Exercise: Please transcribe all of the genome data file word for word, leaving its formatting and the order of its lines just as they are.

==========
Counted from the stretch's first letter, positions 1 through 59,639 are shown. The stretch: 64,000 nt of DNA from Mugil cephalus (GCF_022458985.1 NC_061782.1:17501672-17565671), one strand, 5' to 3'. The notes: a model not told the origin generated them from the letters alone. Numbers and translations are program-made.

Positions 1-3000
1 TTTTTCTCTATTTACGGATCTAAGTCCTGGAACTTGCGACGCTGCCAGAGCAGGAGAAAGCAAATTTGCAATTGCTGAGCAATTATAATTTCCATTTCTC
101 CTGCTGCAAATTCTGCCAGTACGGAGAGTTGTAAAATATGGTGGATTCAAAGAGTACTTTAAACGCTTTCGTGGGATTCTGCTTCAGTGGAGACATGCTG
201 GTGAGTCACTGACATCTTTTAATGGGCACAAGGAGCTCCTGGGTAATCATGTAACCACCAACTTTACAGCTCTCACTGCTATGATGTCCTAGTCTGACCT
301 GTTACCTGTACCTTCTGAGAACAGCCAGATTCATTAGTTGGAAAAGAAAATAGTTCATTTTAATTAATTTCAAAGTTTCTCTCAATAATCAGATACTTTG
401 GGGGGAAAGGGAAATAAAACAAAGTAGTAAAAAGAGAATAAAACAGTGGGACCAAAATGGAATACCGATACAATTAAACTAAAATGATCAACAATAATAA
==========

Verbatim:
Counted from the stretch's first letter, positions 1 through 59,639 are shown. The stretch: 64,000 nt of DNA from Mugil cephalus (GCF_022458985.1 NC_061782.1:17501672-17565671), one strand, 5' to 3'. The notes: a model not told the origin generated them from the letters alone. Numbers and translations are program-made.

Positions 1-3000
1 TTTTTCTCTATTTACGGATCTAAGTCCTGGAACTTGCGACGCTGCCAGAGCAGGAGAAAGCAAATTTGCAATTGCTGAGCAATTATAATTTCCATTTCTC
101 CTGCTGCAAATTCTGCCAGTACGGAGAGTTGTAAAATATGGTGGATTCAAAGAGTACTTTAAACGCTTTCGTGGGATTCTGCTTCAGTGGAGACATGCTG
201 GTGAGTCACTGACATCTTTTAATGGGCACAAGGAGCTCCTGGGTAATCATGTAACCACCAACTTTACAGCTCTCACTGCTATGATGTCCTAGTCTGACCT
301 GTTACCTGTACCTTCTGAGAACAGCCAGATTCATTAGTTGGAAAAGAAAATAGTTCATTTTAATTAATTTCAAAGTTTCTCTCAATAATCAGATACTTTG
401 GGGGGAAAGGGAAATAAAACAAAGTAGTAAAAAGAGAATAAAACAGTGGGACCAAAATGGAATACCGATACAATTAAACTAAAATGATCAACAATAATAA